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Using Data to Pick the Optimal Name for Your Startup

Don't choose a name that starts with the letter J or K or Q. So then what's left?

Naming your startup can be one of the hardest things to do when starting a company. Each founder must agree. The domain must be available to buy. Last and perhaps most importantly, investors need to like it. And the first letter of startup's name has meaningful impact on how easily the company will be able to raise money.

The Winning Letter

Whatever you do, don't pick a name that starts with the letter J. Or K. Or Q. Instead, favor names beginning with T, O, or A.

Below is a chart showing the share of capital raised by startups broken down by the first letter of their names for Series A rounds of IT companies in 2013. The data is normalized for the number of startups with each letter-name. Startups with T-names raise 100% more capital during the Series A than the average startup. Startups with the letter A garner 50% larger investments. On the other hand, founders who mistakenly chose J-words raised 50% less capital in 2013, quite a disadvantage in the market.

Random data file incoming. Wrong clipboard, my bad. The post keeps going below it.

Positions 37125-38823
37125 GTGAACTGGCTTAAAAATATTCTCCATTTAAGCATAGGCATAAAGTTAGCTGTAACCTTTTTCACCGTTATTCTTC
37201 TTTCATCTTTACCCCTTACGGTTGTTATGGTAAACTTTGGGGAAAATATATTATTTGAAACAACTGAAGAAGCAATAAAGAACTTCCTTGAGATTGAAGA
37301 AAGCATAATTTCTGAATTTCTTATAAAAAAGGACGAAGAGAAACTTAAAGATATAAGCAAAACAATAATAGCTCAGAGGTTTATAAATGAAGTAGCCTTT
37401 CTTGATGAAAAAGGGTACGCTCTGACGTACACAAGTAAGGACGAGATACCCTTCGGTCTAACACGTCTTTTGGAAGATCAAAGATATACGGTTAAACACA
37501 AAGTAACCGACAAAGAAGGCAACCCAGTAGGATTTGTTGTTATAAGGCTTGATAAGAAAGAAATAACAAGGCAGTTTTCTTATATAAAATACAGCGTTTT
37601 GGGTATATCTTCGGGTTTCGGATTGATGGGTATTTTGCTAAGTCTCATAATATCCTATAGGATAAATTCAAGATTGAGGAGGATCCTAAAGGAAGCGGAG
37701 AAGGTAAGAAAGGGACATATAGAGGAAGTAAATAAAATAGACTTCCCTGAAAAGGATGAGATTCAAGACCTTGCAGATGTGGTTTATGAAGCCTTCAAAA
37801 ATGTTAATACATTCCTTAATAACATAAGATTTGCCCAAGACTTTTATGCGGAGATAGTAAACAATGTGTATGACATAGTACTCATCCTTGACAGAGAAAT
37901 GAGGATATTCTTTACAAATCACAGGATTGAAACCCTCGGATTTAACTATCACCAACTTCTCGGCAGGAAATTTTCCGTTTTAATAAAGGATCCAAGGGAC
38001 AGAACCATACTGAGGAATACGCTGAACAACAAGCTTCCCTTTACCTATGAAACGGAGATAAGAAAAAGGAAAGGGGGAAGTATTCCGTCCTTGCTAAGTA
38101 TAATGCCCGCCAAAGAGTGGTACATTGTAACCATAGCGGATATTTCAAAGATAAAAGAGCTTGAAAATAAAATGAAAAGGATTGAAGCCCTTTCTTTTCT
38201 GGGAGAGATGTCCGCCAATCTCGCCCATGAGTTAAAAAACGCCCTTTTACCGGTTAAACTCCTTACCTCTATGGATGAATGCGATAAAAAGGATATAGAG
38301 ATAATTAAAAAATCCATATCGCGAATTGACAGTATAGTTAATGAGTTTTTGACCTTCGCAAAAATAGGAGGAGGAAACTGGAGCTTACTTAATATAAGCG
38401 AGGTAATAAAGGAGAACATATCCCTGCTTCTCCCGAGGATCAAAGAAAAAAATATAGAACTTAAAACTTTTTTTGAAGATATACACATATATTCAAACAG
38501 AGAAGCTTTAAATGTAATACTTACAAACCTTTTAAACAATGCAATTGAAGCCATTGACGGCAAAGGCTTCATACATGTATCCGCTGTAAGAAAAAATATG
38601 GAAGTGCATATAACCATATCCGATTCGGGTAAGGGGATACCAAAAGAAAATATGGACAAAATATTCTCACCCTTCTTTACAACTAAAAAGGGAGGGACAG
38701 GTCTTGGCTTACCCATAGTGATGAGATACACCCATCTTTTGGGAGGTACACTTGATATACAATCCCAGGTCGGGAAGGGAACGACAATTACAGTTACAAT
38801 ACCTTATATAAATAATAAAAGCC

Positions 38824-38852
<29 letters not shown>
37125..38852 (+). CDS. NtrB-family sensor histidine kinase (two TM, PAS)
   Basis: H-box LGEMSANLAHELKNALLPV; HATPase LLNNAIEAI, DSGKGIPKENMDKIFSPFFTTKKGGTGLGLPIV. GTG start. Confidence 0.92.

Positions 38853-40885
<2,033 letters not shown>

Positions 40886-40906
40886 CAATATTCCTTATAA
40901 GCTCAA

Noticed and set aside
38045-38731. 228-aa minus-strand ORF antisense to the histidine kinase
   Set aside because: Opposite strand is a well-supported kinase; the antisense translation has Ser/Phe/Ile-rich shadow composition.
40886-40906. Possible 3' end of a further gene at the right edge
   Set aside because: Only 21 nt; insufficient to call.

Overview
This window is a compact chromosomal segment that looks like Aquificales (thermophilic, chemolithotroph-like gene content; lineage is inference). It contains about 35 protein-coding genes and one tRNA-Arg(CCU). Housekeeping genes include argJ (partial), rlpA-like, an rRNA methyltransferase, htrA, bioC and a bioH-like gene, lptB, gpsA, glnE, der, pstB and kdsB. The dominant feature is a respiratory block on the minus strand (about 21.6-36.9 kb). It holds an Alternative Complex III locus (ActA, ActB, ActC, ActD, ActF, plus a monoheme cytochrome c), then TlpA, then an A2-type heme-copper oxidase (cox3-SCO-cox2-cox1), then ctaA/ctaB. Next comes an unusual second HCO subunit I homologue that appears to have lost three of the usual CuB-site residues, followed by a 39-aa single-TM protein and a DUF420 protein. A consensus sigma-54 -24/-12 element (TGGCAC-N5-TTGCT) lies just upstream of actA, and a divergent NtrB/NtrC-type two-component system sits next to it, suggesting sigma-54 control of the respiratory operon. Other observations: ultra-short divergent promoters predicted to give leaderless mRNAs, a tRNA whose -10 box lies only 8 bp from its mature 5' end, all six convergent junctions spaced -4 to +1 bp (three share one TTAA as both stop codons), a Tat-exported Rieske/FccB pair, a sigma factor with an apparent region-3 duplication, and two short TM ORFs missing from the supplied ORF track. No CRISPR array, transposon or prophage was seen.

The data clearly proves that picking the right letter for a startup's name is correlated to the amount of money the company will raise in its Series A.

But here's the trick: the relationship isn't causal, just correlated. So all that advice about picking the right's useless.

What's in a name, after all? Looker by any other name would still analyze data elegantly.

Thanks to @milesgrimshaw who inspired this reminder not to believe everything you read, even if there's seemingly coherent data to support the argument.

Last updated: Feb 21, 2014

TOMASZ TUNGUZ | Partner at Redpoint Ventures

Tomasz Tunguz is a Partner with Redpoint Ventures. He was previously the Product Manager for Google's Social Media monetization team, including the Google-MySpace partnership, and managed the launches of AdSense into six new markets in Europe and Asia. Before Google, Tomasz developed systems for the Department of Homeland Security at Appian Corporation. Tomasz blogs daily here.

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